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Make your own Easter candy

March 30, 1999

Easter CandyBy MEG H. PARTINGTON / Staff Writer

photo: RICHARD T. MEAGHER / staff photographer




For a more personal touch in your baskets this Easter, why not reach into your pantry rather than grab a bag at the store?

With some basic candy-making ingredients and tools, you can create treasures so sweet that the Easter Bunny surely won't mind bringing your basket early so you can fill it yourself.

[cont. from lifestyle]

Flavors




Coatings, which are the building blocks of many candies, come primarily in vanilla or milk, semisweet or white chocolate, though some are available in flavors such as orange, strawberry and peppermint. All are generally sold in chip, wafer or block form.

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LorAnn oils or flavorings can be used for enhancement to suit most tastebuds. The oils, such as spearmint, peppermint or cinnamon, are very strong. Only about two to four drops are needed per pound of coating, Crowell says. If using flavorings, like butter rum, pineapple or coconut, she says about twice as many drops are needed.

It's all in the melting




When working with coatings, the secret is in the melting process.

A double-boiler is the best bet, says Cindy Long, owner of Cindy's Sweets and Supplies in Williamsport. To determine the right amount of water, put some in the bottom pan, then put the other pan on top. When the upper pan is lifted, there should be no water on its underside. That ensures there is enough air circulating between the two so the coating doesn't get too hot, preventing it from getting thick and becoming difficult to handle, Long says.

She suggests bringing the water almost to a boil, removing it from the stove and putting the pan containing the coating on top. Once melted, the coating will stay that way for 1 1/2 to two hours, Long says. If the water cools, remove pan containing the coating and reheat the water.

Continue stirring the coating during the melting process and afterward.

Another means of melting is with a microwave, says Sandi Crowell, owner of Sandi's Candi Lane in Gerrardstown, W.Va., though she recommends the double-boiler for beginners.

Place coating in microwave-safe bowl - round ones work well because there are no corners in which coating can get trapped - and heat on high setting for 1 minute, Crowell says. If it is not thoroughly melted to the consistency of chocolate syrup, continue heating at 10-second intervals until done.

Avoid working with coatings on humid days.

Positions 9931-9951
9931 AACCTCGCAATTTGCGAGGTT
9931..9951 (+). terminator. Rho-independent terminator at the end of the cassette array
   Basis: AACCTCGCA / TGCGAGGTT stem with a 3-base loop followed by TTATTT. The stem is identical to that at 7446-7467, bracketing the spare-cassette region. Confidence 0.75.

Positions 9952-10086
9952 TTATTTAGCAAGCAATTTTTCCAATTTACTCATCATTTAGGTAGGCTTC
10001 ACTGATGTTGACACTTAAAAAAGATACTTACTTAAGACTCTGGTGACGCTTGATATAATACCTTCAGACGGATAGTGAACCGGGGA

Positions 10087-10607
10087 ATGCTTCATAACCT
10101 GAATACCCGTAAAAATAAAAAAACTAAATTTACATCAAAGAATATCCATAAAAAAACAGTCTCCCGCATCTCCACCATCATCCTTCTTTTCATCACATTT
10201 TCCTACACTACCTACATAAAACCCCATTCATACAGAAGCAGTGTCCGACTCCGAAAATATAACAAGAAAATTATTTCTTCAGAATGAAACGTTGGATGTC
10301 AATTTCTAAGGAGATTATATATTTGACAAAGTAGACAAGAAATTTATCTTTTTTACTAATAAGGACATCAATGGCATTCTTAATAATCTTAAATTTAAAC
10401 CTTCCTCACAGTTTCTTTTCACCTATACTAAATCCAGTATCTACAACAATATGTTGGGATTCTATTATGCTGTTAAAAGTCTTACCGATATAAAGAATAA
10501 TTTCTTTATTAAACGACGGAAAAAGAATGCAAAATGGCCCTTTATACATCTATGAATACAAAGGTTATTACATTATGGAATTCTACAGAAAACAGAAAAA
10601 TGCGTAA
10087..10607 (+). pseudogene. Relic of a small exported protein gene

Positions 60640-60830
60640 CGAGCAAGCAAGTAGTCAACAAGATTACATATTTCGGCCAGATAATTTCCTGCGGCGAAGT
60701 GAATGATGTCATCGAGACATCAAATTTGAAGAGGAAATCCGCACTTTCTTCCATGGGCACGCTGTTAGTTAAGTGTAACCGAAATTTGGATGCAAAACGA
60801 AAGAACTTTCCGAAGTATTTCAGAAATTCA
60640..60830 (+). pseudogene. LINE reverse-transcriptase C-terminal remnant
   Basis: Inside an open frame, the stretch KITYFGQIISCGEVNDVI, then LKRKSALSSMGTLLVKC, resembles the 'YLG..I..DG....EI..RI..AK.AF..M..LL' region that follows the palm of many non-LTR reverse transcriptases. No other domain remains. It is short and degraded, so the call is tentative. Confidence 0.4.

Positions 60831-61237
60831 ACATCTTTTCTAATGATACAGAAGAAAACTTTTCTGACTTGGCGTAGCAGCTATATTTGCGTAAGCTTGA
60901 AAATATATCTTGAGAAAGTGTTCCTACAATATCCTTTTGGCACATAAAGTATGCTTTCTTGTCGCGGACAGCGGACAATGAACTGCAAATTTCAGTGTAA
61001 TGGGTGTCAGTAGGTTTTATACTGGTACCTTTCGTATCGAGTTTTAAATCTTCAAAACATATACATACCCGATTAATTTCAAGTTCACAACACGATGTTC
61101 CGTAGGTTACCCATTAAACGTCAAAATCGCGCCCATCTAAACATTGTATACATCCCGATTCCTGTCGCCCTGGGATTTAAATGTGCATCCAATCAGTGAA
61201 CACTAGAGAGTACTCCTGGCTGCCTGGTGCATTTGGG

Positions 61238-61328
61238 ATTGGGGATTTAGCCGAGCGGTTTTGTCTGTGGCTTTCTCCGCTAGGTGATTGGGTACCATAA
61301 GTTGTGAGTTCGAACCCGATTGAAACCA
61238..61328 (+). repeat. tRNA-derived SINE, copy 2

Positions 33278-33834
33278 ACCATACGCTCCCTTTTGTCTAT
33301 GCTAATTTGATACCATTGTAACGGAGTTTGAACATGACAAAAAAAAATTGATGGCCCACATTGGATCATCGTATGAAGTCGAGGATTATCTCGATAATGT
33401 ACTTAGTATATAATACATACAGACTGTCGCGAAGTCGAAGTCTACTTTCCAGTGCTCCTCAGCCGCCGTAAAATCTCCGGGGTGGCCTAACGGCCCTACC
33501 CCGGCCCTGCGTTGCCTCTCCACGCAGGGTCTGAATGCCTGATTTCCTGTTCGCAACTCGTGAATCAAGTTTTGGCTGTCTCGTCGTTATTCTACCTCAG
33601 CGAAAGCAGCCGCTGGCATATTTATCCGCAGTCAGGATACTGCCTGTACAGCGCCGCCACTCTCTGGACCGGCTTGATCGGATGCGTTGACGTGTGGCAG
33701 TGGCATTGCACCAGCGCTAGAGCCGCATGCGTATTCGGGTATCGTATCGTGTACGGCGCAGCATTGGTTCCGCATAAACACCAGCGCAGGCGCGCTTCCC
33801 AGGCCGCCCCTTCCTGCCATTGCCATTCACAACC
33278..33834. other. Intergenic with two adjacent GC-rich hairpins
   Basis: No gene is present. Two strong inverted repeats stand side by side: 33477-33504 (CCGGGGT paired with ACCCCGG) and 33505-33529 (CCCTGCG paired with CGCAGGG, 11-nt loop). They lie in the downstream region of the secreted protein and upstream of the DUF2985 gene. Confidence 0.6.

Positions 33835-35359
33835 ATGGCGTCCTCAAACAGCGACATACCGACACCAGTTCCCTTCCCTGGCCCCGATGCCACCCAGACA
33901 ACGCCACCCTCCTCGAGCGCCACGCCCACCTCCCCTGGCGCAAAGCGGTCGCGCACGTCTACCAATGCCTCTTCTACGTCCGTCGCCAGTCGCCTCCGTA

"Humidity will kill your chocolate," Long says.

Faux pas




There are two potential problems candy-makers will face when melting coating, Long says. One is powdery residue, which results when the coating is too hot. The other is streaks, which occur when it is not stirred enough.

"You can never stir chocolate too much," Long says.

If coating gets too hot, it turns into a "mud ball," Crowell says, and is useless.

Don't add water or milk because they thicken coatings, Crowell says.

Coatings have a shelf life of about nine months, Long says. Store them, as well as finished candies, at room temperature, not in the refrigerator or freezer.

If coatings are old, add about 1 teaspoon crystals, which contain coconut and palm oils, to aid in the melting process.

Molds


Melt coating in either double-boiler or microwave and pour into molds. Tap molds several times so coating seeps into all the crevices and to remove air bubbles. Toothpicks or cake testers can be used to pop any remaining air bubbles and to coax coating into small corners. Use an angled spatula to remove any excess so backs of candies will be smooth. Set in freezer for about five minutes, or until coating separates from the mold. Remove from freezer and flip candies out of mold.

To add detail to molded candies, use coatings of different colors. Apply special colors with paintbrushes designed for candy-making or dispense through plastic bottles.

Let sit at room temperature for a few minutes, then fill entire mold with melted coating of your choice and proceed as above.

"This is basically paint by number except there's no numbers, there's crevices," Crowell said during a recent candy-making class at Musselman High School in Bunker Hill, W.Va.

If you're using different colors of candy coating, keep them in plastic bottles or small bowls on a warming tray or in an electric skillet, say Long and Crowell. If using a skillet, put it on the lowest setting and fill with a small amount of water or line with towels.

For sucker molds, add stick after filling mold and rotate in melted coating so it will adhere.

Little extras like eyes, candy carrots and flowers can be attached to the outside of candies with a dab of melted coating applied with a toothpick after the candy has come to room temperature.

Filled candies




Melt coating in either double-boiler or microwave. Pour small amount into molds and let sit in refrigerator for one to 1 1/2 minutes. After refrigeration, pour out any remaining liquid. Let the shell air dry. Add flavored center of your choice, but do not fill all the way to the top. Place melted coating in plastic bottle and squeeze over filling to cap off the candy; a spoon also can be used. Use spatula to remove excess. Set in freezer for about five minutes, or until coating separates from the mold. Remove from freezer and flip candies out of mold.

Centers can be made or purchased in all kinds of flavors, including peanut butter, coconut cream, wet coconut, fruit and nut, strawberry, raspberry, orange, chocolate cream, maple walnut and peppermint cream. Those who want to make their own can start the process with fondant, which comes in powdered or moist forms.

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